http://www.lomography.com/about/index_rules.php |10 rules I'm considering [the](http://shop.lomography.com/orbiz/Digi Trade/f00f86b9e499729629439f34884d3cffe25afc71a2b1f900ab1b8b92d46e254c/shop/main.html) Action Sampler, since it's just $30.
The essence is captured in the title of a recent Lomography book - "Don't Think, Just Shoot". It's a beautiful camera that takes beautiful photos, picks up colors nicely, and works decently in lower light - making it a camera perfect for capturing spontaneous details in the world.
It's not just the mood / attitude, but some essence of community. And
that community is filled with people photographing and sharing the
details of their trips, nightlife, communities, pets, moments.
Combining the nature of quick unprepared / half-prepared shots with the qualities and quarks of the various Cameras (from the mightly LC-A to the plastic multilenses) is what makes it so fascinating.
The multi lens Action/Super Sampler cameras, which take four pictures
over a small duration of time onto a single print, fit into the plan.
They can create photos like a snowboarder (or telemark skier!) jumping over the edge of a half pipe. In these photos, where two seconds of action are caught onto a single frame, it's not the rider that is the subject - it's this quick shot of two seconds of action on a sunny day at Brighton.
For me, personally, I've always liked the "don't think, just shoot" concept, long before I ever heard of Lomography. But every camera I came across tried too hard to be perfect, was too expensive and advanced for my needs, and often just didn't yield quite the colors or other details I really wanted. They were trying to hard to be an easy Point And Shoot camera and gave me no control over how I wanted to use low light situations, yielding flash marks when I didn't want the flash on, or leaving something impossible to get any valid print from.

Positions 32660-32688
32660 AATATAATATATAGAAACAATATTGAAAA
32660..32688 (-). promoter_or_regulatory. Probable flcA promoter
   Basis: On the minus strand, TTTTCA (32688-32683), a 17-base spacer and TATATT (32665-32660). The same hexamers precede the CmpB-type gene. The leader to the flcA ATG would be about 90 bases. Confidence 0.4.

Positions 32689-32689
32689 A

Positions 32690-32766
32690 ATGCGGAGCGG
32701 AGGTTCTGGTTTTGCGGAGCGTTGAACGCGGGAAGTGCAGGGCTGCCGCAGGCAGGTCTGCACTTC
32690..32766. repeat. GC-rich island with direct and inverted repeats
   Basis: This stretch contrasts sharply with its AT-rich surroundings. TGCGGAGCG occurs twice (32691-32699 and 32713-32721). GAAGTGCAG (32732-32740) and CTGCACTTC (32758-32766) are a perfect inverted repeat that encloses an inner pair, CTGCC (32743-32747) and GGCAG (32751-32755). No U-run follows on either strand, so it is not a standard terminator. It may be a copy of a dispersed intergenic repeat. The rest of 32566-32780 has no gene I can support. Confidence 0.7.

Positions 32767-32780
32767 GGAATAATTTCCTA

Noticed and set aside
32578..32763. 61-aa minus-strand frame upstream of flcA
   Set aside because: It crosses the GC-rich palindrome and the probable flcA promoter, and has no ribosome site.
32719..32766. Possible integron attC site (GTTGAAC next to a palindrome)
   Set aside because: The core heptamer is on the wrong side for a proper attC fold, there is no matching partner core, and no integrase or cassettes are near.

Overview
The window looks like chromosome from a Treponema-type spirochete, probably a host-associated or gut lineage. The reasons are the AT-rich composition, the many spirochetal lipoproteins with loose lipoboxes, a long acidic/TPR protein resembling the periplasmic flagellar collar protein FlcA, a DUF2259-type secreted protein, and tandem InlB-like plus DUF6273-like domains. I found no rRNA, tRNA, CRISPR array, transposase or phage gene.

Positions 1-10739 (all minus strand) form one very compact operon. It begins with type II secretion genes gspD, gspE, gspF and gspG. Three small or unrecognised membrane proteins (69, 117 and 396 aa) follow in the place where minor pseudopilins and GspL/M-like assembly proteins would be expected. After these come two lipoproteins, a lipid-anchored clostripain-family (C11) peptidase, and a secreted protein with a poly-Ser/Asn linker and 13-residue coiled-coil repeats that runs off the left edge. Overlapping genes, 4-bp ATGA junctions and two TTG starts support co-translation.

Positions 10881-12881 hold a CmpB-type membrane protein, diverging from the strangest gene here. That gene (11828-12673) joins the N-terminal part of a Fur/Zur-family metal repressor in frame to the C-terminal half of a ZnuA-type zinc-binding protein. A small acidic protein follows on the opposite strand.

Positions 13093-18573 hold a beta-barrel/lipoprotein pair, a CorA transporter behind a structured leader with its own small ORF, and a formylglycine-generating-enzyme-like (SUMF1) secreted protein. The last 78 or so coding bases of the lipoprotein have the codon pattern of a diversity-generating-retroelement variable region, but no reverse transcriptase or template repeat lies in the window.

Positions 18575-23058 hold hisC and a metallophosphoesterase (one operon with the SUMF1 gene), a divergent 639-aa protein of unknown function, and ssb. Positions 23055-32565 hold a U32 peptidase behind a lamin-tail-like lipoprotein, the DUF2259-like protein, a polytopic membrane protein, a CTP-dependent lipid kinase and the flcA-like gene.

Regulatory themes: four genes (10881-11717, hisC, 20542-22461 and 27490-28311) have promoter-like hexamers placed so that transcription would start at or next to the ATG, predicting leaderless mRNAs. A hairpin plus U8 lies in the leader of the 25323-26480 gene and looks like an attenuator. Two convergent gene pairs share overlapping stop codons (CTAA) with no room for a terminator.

So last winter, wanting something to take skiing that cost less than an Elph Sport (I like the Elph cameras, but didn't know if I wanted to stick with film at that point), I picked up the Super Sampler (four panoramic lenses, over .2 - 2 seconds, film advanced with a pull string, no viewfinder) last winter to take skiing because it was cheap, easy to use with gloves on, and took fun ski shots. It was also fun to have on a Bicycle when riding about the city. It was actually a FUN Point And Shoot camera. Ultimately it led me to the rugged non-"gimmicky" LC-A, which has yielded the same enjoyment and some of the best photos of my life.
Because also, for me, it's the distortions and imperfections that are beautiful. I like Lo Fi. Simple photos on simple medium that come out rich; toy cameras; tape and vinyl (a bonus effect of my new apartment is that the hardwood floors, thick walls, and spacial layout make my record player sound 10x better than in my old apartment). Lomography falls into this area, and amplifies it with worldwide samples of similar works offering glimpses into the stupid details of life without bogging them down into Vacation Photo Album drudgery. It just says "here's a bunch of pictures." Fans say "cool." And then it's on to the next click and click and click until it's time to go to the lab and get surprised by what turns out.
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